If you haven’t heard of Rebecca Black, this is the first time you’ve turned your computer on this month. This 13 year old American ‘artist’ (and I use the term loosely) has shot to stardom after her YouTube music video ‘Friday went viral. As of this writing, its sitting at over 14 million views. This video sums up the song well:
Its been near universally ridiculed, with Yahoo Music even asking rhetorically if this was “the worst song ever?” it isn’t, of course. While no doubt a huge amount of Rebecca’s youtube views are people “doing it for the lol’s” the worst song ever is probably not getting any attention, because, well, that must be a really horrible song. Also, taste is subjective. ‘Friday’ is written by a professional song writer, and the video has good production values. Black herself by have negligible singing talent but a team of editors have all but hidden that in the final version of the song. Who was behind this? Ark Music Factory. According to the Vancouver Sun;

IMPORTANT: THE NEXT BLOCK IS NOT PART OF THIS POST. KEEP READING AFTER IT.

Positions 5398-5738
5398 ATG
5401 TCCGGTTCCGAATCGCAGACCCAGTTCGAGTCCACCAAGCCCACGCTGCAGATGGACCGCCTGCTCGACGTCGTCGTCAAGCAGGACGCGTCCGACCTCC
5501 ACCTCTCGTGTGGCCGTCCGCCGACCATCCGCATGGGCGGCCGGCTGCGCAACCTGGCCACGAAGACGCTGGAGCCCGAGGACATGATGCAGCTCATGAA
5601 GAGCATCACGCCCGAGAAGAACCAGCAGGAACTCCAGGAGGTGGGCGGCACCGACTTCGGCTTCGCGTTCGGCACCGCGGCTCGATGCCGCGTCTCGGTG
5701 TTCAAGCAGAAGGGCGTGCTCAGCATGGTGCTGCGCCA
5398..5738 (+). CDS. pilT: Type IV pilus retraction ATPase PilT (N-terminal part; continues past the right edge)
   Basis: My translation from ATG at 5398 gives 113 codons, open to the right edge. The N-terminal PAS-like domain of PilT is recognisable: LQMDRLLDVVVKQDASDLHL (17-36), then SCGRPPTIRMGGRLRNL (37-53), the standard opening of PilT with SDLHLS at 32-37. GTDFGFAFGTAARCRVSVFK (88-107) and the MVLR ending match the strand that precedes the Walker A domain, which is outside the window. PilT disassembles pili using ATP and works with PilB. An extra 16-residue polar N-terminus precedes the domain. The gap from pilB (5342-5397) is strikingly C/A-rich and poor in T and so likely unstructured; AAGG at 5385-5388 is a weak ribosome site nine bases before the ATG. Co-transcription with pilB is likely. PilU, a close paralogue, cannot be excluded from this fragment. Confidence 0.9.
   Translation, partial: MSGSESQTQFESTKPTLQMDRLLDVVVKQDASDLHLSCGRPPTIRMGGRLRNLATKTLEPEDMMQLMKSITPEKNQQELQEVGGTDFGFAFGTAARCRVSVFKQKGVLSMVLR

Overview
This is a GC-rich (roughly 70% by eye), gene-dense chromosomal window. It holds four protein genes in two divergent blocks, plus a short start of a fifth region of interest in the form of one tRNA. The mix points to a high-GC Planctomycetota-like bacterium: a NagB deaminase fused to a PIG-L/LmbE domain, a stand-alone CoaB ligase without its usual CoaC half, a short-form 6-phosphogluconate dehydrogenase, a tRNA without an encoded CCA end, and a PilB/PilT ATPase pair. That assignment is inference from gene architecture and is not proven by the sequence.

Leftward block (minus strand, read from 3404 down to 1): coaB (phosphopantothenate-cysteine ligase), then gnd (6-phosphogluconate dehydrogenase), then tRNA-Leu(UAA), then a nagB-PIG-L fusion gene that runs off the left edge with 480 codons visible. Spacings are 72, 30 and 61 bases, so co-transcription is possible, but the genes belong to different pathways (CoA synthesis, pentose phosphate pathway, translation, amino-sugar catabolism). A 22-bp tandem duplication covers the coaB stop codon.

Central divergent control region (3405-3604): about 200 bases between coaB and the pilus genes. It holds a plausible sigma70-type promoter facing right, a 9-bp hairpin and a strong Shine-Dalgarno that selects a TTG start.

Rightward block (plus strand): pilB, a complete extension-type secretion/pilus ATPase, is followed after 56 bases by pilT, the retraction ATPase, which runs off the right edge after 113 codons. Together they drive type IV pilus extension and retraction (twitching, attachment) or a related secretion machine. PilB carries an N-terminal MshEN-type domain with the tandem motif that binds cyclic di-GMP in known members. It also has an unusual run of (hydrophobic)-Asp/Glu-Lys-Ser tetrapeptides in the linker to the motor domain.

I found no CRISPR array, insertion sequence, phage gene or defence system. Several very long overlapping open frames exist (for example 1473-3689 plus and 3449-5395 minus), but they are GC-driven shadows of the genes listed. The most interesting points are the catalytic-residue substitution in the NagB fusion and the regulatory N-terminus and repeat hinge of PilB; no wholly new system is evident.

The California based music production outfit has struck upon what appears to be a profitable business model: Taking absurd amounts of money from parents who can’t say no to their precocious teenage daughters who reeeeeally want to be rock stars.
Ark Music Factory is to music what the vanity press is to publishing. Does this mean that Rebecca Black is of no significance to popular music? No. Sure she’s likely to experience an obscene amount of publicity and then fade into obscurity once we get sick of this one song, but that happens to acts on major labels too, remember The Baha Men
No, of course you don’t remember the Baha Men, just as a decade from now, no one will remember Rebecca Black. However, for her next 15 minutes of fame, the young singer and her ‘career’ open up a discussion about popular culture and late capitalist society that will be explored in future articles.